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Field Notes 6- 3/6/13. What makes a bad apple?

mschoyer's picture


  • How is the notion of some students as "bad apples" (from chapter 6 of Whatever It Takes) resonant -- or not -- in your field setting?  Who gets categorized in this way, and by whom? what are the "criteria" for this kind of label, or to put it another way, what are students labeled this way like? how they treated?
  • If this "bad apples" idea is NOT relevant to your setting, consider why not -- and what that might suggest about what's happening there.

This question is very interesting to think about in regards to my field placement. At both the Elementary Schools I am placed at, I am in a small pull-out class with anywhere from 1 to 10 students. These students come from many different backgrounds and cultures, and they also speak different languages. Until receiving this prompt, I never thought about “Bad Apples.” In my classes, each of the students is pretty well behaved. To me, a bad apple is a student who acts out often. He or she is identifiable by the rest of the students and the teacher- all would agree that the student has behavioral problems. At my placement, however, this is not the case.

     Why doesn’t my placement have a bad apple, or even more than one bad apple? Small class size might have something to do with it. Often times, and in my experience, students act out to get attention. In a class that is small and sometimes has more than one teacher (when I’m there), each student gets more attention than they do in their normal classroom.

     Another way that a student can become a bad apple can come from the way that a teacher and students react to bad behavior. When a student acts out in my placement, my teacher deals with it immediately. She doesn’t make a huge scene, but says something to the student and it usually works. If a teacher lets bad behavior continue, they will eventually have to deal with it more drastically. Also, other students recognize the issue and begin to pick out the student as “bad.” By immediately dealing with behavior issues, this can be avoided, and my classroom teacher does a good job at doing so. I also mentioned how students can single out another student and make them a bad apple. Because each of my students is in ELL class, and most are immigrants, they relate to one another. They seem to be more understanding of each other. If one student is misbehaving because they are either frustrated or struggling with the subject matter, the other students understand. Because of this, they are less likely to single out a peer and make them feel bad about their behavior.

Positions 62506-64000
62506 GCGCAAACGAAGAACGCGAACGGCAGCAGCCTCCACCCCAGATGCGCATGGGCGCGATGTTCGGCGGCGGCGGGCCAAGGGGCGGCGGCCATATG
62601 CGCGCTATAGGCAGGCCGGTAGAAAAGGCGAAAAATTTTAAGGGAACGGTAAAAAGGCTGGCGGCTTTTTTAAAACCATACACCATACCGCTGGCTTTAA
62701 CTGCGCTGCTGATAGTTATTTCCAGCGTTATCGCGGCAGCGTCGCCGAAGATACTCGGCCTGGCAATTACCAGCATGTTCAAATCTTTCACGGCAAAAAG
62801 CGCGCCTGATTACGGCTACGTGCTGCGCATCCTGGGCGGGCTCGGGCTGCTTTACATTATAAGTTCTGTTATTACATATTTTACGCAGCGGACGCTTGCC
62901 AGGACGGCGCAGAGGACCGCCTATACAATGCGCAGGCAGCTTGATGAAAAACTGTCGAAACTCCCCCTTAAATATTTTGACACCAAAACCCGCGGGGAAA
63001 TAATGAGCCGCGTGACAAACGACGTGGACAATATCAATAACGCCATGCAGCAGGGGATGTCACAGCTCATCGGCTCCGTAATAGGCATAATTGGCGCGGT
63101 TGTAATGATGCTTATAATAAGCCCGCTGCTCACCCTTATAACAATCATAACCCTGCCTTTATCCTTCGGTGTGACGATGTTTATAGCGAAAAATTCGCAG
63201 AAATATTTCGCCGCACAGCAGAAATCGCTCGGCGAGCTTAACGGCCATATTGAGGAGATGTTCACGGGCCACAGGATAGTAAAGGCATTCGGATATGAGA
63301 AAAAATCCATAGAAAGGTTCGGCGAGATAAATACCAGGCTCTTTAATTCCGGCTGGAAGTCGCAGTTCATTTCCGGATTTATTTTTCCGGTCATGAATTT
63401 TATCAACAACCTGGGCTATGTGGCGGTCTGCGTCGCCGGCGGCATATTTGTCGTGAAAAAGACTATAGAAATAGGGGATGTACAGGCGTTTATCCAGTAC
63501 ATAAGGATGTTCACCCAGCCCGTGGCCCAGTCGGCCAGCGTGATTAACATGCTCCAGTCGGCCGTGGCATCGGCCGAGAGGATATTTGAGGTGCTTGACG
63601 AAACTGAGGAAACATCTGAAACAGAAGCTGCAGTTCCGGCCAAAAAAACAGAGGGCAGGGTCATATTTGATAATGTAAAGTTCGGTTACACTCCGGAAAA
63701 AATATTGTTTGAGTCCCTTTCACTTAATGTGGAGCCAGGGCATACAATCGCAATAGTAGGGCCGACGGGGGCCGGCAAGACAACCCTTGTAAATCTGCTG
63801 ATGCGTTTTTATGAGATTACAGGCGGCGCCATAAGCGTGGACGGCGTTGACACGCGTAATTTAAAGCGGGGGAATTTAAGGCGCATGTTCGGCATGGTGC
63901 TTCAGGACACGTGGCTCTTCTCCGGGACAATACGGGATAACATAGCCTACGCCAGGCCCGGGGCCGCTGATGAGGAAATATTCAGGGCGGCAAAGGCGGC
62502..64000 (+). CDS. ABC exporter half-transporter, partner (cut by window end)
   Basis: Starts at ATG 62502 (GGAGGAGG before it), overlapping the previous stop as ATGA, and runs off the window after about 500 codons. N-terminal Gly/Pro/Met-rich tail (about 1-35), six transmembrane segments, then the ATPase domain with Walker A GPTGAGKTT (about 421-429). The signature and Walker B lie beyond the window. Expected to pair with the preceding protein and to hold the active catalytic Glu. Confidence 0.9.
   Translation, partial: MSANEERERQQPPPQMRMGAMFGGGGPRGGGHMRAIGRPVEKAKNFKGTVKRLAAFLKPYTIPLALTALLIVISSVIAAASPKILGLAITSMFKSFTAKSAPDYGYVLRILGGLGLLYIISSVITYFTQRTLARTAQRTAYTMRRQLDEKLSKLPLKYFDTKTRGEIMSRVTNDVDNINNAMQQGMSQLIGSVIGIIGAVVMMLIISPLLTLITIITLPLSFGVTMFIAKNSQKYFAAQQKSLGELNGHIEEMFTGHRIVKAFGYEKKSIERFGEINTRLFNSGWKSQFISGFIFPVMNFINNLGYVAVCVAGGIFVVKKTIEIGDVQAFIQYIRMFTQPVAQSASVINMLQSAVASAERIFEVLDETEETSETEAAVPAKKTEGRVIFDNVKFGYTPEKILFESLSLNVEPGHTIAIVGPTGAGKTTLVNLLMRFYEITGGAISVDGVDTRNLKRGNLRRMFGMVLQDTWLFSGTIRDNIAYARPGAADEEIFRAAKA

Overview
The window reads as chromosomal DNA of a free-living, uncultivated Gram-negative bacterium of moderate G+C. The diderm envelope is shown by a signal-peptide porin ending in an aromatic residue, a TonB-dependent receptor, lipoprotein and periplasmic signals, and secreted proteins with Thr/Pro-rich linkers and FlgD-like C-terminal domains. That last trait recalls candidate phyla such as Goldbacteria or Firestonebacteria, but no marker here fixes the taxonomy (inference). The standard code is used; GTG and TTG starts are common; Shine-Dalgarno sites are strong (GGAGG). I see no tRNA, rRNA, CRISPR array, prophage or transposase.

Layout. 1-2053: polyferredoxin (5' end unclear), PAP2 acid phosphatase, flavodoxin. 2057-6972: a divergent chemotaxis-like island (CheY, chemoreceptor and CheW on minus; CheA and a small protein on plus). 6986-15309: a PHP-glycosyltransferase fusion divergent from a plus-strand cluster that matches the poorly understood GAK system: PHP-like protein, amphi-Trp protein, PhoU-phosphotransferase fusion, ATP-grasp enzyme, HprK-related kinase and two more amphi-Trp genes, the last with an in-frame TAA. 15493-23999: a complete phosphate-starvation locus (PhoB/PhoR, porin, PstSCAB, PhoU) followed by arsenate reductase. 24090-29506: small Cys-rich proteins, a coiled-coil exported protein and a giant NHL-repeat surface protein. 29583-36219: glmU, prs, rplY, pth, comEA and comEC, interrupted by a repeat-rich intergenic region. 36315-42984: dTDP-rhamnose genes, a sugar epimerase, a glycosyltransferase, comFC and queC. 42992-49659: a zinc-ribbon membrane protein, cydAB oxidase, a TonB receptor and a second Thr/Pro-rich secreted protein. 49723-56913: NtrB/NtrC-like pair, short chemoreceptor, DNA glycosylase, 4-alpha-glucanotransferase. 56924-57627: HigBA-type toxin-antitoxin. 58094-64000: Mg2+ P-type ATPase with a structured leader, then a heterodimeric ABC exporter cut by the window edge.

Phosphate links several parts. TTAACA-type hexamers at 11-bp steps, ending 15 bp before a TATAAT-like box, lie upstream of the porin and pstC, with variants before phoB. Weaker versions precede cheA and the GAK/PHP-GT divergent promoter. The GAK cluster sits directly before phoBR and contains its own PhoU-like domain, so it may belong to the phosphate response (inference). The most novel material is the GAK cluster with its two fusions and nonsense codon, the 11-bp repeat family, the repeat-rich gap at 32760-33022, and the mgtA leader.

My placement might also not have bad apples because of the time allotted to the class. Each small class is in ELL for just 30-40 minutes a day, so there really isn’t time for them to get restless and misbehave. I would be interested to see how these students act in their normal classes- Are all of them as well behaved as they are when I see them? How does the circumstance play into this?